As argued by prominent Brazilian scholars, some of the most relevant attributes of the corporate form – limited liability and asset partitioning – might be considered just a tale in Brazil, as they have been consistently and subsequently weakened by a variety of reasons.
In light of this and of the large number of corporate reorganization cases involving groups of companies, which gave way to a series of unsubstantiated applications of substantive consolidation, the article raises the debate on the correct use of the mechanism in the country.
I question whether the lenient approach to substantive consolidation by Brazilian courts (i) is a natural consequence of the weakening of limited liability and asset partitioning, and (ii) represents a better way to recognize the Brazilian corporate reality, bringing more truth to reorganizations.
In the attempt to answer these questions, the article introduces the basic aspects of corporate reorganization in Brazil, offering a comprehensive overview of the Brazilian Bankruptcy Act (Law No. 11,101/2005). The description addresses the broad use of procedural and substantive consolidation even if, at the time, the Brazilian Bankruptcy Act lacked provisions for proceedings with multiple debtors. It shows that the permissive approach first directed to procedural consolidation slowly unraveled into a silent acceptance of substantive consolidation.
Next, the article explores some of the uses of substantive consolidation in the USA (where the mechanism started and gained traction) and in the UNCITRAL Legislative Guide on Insolvency Law (an important indicator of what might be adopted in other jurisdiction in the future), with a brief reference to the status of the matter in the European Union. In these cases, a set of prerequisites have been established to determine when the exceptional measure of the mechanism is appropriate.
In contrast, I call a misuse the often-unsubstantiated acceptance of substantive consolidation in Brazil, that fails to note its exceptionally. In the vast majority of cases, substantive consolidation actually happened in proceedings where none of the parties and not even the court expressly addressed the issue and implicitly just treated a single plan as something normal, although it mixed assets and liabilities of different debtors. And in those cases where the matter has been expressly addressed, the criteria for ordering the consolidation (i) varied greatly, to the point that it could not be rationalized in the form of a test, and (ii) failed to treat the remedy as an exceptional tool.
In light of the mentioned “tale of limited liability in Brazil”, one could wonder if such a misuse of substantive consolidation is in fact inappropriate. However, I argue that this tale is not so severe as to justify the lenient approach described, in view of the rules on corporate groups as well as of the fact that strictly commercial and civil relationships are, for the most part, protected from the exceptions to limited liability.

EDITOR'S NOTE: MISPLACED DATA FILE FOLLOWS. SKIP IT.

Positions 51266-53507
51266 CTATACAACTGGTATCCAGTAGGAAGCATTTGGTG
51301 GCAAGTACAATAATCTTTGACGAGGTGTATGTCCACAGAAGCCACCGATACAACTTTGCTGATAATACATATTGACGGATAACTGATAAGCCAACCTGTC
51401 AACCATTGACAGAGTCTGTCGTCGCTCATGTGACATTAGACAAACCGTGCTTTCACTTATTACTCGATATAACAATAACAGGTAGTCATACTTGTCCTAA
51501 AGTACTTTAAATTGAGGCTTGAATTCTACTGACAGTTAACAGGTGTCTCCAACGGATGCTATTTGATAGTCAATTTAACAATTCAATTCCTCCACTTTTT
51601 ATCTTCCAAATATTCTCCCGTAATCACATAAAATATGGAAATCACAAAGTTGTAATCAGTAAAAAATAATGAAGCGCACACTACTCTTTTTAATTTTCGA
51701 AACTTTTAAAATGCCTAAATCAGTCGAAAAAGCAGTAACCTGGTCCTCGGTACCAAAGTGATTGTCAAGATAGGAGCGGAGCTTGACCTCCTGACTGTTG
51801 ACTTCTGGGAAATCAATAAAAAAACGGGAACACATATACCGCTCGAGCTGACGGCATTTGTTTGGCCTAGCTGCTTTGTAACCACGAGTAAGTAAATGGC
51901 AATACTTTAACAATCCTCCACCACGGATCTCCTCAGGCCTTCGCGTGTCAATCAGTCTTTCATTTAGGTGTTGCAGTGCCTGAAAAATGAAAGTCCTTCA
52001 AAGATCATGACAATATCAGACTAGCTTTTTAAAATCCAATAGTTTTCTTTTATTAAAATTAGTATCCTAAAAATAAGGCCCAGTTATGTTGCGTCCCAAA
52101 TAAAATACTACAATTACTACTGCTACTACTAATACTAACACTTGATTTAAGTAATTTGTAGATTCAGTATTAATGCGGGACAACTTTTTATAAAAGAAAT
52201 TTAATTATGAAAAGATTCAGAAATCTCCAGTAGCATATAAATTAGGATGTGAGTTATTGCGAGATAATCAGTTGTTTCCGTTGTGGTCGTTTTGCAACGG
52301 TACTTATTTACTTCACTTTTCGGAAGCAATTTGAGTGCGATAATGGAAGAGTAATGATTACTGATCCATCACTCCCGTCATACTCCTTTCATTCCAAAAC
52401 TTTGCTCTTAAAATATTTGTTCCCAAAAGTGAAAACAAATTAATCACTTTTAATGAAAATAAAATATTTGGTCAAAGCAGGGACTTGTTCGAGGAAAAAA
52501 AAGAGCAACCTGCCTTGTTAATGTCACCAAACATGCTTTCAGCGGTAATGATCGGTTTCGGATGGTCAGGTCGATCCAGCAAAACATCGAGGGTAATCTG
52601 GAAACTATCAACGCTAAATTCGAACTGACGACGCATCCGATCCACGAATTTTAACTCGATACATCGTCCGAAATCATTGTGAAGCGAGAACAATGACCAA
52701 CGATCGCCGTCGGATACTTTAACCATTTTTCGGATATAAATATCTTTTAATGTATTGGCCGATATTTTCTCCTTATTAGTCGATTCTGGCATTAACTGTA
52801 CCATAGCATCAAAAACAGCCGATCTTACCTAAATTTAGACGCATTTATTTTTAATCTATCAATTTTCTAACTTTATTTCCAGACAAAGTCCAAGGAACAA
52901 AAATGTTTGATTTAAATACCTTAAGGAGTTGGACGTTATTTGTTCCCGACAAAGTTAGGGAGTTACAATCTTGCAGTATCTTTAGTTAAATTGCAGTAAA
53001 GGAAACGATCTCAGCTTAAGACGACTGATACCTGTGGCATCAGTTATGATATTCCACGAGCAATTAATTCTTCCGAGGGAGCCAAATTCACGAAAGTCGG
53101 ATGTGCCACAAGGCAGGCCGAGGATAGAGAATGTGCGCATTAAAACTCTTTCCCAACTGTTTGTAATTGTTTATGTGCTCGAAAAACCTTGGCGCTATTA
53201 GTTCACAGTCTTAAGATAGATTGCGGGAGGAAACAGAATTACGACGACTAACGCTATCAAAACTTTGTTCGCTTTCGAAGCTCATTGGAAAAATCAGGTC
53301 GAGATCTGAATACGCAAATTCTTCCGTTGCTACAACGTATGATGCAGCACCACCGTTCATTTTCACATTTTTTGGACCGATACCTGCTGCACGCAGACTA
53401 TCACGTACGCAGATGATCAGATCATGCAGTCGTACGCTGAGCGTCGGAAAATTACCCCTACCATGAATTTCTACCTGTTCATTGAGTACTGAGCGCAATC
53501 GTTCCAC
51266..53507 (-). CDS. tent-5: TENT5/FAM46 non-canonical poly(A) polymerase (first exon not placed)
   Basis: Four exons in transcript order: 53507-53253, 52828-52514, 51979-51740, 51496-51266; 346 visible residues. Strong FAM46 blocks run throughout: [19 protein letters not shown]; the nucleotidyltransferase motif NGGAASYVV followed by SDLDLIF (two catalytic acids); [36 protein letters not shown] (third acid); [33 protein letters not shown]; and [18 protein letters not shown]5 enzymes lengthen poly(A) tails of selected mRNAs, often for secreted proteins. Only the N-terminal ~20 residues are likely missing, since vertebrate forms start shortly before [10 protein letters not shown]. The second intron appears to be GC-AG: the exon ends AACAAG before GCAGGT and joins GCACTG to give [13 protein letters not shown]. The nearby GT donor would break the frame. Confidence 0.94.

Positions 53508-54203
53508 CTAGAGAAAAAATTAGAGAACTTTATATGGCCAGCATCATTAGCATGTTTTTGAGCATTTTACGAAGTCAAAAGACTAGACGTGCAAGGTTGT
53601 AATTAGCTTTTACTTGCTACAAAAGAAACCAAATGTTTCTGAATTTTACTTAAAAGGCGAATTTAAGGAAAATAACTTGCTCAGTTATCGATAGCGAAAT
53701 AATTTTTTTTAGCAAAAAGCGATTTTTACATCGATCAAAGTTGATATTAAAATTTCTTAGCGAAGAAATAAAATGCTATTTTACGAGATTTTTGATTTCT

The article contends that there still is a compelling case for a stricter use of substantive consolidation, considering, among other reasons, that accepting the lenient criteria for ordering substantive consolidation would mean further weakening the attributes of the corporate form. It concludes by pointing to other tools in bankruptcy law that can better deal with the exceptions to the limitation of liability, and argues that substantive consolidation should remain a remedy for abuses of the corporate form that turn it dysfunctional.
Finally, it should be noted that a recently approved bill included provisions on procedural and substantive consolidation in the Brazilian Bankruptcy Law, ratifying the lenient approach described in the article. The article also serves as an explanatory description of the pathways that led the Brazilian legal system to such a discipline and as a warning about the perils of following this route.
By Anthony J. Casey (Professor, The University of Chicago Law School) and Joshua Macey (Assistant Professor, The University of Chicago Law School)
The United States Bankruptcy Code gives debtors wide discretion to reorganize in the venue of their choice. These lenient venue selection rules long have allowed bankruptcy courts in the District of Delaware and the Southern District of New York to dominate the market for large Chapter 11 cases, though recently the Southern District of Texas has also begun to attract a large number of cases.
This state of affairs has produced a vigorous debate. Critics of liberal venue rules charge that bankruptcy districts are engaged in a “race to the bottom” as judges compete for blockbuster cases. Others counter that competition for cases improves efficiency and predictability as judges develop expertise in overseeing large Chapter 11 cases.